Summerhill: A Radical Approach to Child Rearing

By A. S. Neill | Go to book overview

Work

In Summerhill, we used to have a community law that provided that every child over twelve and every member of the staff must do two hours of work each week on the grounds. The pay was a token pay of a nickel an hour. If you did not work, you were fined a dime. A few, teachers included, were content to pay the fines. Of those who worked, most had their eyes on the clock. There was no play component in the work, and therefore the work bored everyone. The law was re-examined, and the children abolished it by an almost unanimous vote.

A few years ago, we needed an infirmary in Summerhill. We decided to build one ourselves--a proper building of brick and cement. None of us had ever laid a brick, but we started in. A few pupils helped to dig the foundations and knocked down some old brick walls to get the bricks. But the children demanded payment. We refused to pay wages. In the end, the infirmary was built by the teachers and visitors. The job was just too dull for children, and to their young minds the need for the sanatorium too remote. They had no self-interest in it. But some time later when they wanted a bicycle shed, they built one all by themselves without any help from the staff.

I am writing of children--not as we adults think they should be--but as they really are. Their community sense--their sense of social responsibility--does not develop until the age of eighteen or more. Their interests are immediate, and the future does not exist for them.

I have never yet seen a lazy child. What is called laziness is either lack of interest or lack of health. A healthy child cannot be idle; he has to be doing something all day long. Once I

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Summerhill: A Radical Approach to Child Rearing
Table of contents

Table of contents

  • Title Page v
  • To Harold H. Hart vii
  • A Foreword by Erich Fromm ix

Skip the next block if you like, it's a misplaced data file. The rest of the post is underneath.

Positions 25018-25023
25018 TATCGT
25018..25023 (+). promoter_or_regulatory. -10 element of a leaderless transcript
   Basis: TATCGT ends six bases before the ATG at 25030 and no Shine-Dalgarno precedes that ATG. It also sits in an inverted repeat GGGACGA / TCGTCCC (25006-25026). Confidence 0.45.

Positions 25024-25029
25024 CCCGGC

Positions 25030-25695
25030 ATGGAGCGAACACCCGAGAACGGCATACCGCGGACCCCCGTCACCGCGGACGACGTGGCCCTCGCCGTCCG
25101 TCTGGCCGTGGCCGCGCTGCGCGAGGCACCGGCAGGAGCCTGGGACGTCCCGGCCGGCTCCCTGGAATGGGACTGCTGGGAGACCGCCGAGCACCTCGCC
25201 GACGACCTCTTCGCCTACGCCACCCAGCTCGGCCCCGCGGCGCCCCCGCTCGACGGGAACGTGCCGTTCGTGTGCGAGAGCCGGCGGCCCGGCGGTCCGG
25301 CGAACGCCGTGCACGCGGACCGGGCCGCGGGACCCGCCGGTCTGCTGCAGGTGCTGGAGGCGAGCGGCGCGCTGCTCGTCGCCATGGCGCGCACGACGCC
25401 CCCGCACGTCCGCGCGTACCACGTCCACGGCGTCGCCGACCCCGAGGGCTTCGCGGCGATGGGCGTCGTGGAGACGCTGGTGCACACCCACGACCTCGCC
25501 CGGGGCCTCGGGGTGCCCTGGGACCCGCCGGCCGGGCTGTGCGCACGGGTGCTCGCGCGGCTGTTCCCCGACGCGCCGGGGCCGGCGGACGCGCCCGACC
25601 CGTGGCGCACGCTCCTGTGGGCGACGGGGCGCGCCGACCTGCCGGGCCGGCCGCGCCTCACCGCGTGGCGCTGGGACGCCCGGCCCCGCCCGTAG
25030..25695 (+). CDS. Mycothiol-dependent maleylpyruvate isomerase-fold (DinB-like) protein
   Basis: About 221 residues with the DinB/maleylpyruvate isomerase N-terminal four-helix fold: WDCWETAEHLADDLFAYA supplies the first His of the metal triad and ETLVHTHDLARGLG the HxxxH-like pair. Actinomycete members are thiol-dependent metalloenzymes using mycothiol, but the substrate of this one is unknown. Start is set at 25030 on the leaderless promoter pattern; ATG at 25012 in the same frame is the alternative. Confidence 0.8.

• Contents xvii
  • A Word of Introduction xxiii
  • One - Summerhill School 1
  • The Idea of Summerhill 3
  • A Look at Summerhill 13
  • Summerhill Education Vs. Standard Education 24
  • What Happens to Summerhill Graduates 29
  • Private Lessons at Summerhill 35
  • Self-Government 45
  • Coeducation 56
  • Work 59
  • Play 62
  • Theater 66
  • Dancing and Music 71
  • Sports and Games 73
  • Report of the British Government Inspectors 75
  • Notes on His Majesty's Inspectors' Report 86
  • The Future of Summerhill 89
  • Two - Child Rearing 93
  • The Unfree Child 95
  • The Free Child 104
  • Love and Approval 117
  • Fear 124
  • Inferiority and Fantasy 133
  • Destructiveness 138
  • Lying 146
  • Responsibility 152
  • Obedience and Discipline 155
  • Rewards and Punishment 162
  • Defecation and Toilet Training 172
  • Food 177
  • Health and Sleep 182
  • Cleanliness and Clothing 184
  • Toys 188
  • Noise 190
  • Manners 192
  • Money 198
  • Humor 200
  • Three - Sex 203
  • Sex Attitudes 205
  • Sex Instruction 218
  • Masturbation 223
  • Nudity 229
  • Pornography 231
  • Homosexuality 234
  • Promiscuity, Illegitimacy, and Abortion 236
  • Four - Religion and Morals 239
  • Religion 241
  • Moral Instruction 247
  • Influencing the Child 255
  • Swearing and Cursing 259
  • Censorship 263
  • Five - Children's Problems 267
  • Cruelty and Sadism 269
  • Criminality 272
  • Stealing 276
  • Delinquency 282
  • Curing the Child 289
  • The Road to Happiness 294
  • Six - Parents' Problems 299
  • Love and Hate 301
  • Spoiling the Child 306
  • Power and Authority 309
  • Jealousy 317
  • Divorce 323
  • Parental Anxiety 325
  • Parental Awareness 331
  • Seven - Questions and Answers 341
  • In General 343
  • About Summerhill 348
  • About Child Rearing 355
  • About Sex 369
  • About Religion 373
  • About Psychology 375
  • About Learning 378
  • Index 380
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